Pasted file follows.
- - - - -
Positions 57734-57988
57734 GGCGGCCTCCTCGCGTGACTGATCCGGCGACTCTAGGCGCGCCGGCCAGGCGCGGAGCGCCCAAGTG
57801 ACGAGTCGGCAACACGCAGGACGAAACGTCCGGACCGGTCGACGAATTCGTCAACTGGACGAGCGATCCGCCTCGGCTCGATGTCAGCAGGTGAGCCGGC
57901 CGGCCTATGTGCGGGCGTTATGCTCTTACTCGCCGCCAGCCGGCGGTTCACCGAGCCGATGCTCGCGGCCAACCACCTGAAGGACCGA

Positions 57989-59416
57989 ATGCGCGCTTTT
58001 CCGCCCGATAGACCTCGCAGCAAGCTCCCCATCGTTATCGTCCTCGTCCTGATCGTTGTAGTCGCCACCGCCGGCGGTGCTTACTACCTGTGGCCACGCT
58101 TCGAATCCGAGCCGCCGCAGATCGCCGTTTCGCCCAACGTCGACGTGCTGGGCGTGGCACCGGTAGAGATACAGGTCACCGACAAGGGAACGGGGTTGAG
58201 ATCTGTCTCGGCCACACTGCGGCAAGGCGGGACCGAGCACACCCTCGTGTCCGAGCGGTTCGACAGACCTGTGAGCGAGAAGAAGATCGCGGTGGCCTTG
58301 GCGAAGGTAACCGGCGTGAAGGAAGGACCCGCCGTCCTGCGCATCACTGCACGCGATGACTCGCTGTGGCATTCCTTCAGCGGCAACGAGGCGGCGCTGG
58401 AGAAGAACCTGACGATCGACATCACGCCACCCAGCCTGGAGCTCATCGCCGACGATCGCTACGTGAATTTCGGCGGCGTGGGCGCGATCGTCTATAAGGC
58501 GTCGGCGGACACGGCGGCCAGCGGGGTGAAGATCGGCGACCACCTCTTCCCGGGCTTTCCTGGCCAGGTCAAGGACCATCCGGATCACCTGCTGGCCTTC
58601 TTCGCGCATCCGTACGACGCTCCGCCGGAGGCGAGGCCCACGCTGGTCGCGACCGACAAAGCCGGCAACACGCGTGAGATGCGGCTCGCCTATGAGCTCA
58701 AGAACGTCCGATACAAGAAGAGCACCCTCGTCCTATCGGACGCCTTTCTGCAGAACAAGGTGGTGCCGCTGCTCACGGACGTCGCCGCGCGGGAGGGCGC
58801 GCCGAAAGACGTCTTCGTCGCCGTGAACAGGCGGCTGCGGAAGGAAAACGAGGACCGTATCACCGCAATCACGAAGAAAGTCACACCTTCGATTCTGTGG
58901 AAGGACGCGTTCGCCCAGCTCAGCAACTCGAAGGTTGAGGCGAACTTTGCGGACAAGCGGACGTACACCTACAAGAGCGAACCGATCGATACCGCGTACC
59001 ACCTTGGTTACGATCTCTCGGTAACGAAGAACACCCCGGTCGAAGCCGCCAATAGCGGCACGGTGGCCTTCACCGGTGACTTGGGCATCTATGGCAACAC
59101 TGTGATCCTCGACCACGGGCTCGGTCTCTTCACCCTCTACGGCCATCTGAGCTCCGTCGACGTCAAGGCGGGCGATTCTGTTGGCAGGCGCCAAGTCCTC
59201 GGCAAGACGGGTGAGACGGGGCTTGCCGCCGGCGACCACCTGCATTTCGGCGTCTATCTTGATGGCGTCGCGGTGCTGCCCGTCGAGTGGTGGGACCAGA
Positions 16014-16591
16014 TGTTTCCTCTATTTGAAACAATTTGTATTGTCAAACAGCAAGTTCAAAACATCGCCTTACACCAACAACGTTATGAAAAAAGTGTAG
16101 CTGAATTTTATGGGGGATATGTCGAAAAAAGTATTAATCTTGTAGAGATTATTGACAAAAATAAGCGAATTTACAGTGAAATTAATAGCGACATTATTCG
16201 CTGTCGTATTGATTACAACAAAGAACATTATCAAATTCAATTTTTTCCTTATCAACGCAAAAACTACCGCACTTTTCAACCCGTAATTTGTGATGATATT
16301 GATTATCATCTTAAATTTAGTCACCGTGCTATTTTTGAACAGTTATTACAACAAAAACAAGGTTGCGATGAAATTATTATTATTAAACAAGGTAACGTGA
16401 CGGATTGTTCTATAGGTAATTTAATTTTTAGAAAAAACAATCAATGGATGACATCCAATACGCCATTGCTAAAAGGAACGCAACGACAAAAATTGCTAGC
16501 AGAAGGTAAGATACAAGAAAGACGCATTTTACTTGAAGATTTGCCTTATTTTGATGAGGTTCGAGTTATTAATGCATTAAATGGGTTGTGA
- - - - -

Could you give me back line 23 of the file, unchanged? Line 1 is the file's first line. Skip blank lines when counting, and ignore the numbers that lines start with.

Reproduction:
16201 CTGTCGTATTGATTACAACAAAGAACATTATCAAATTCAATTTTTTCCTTATCAACGCAAAAACTACCGCACTTTTCAACCCGTAATTTGTGATGATATT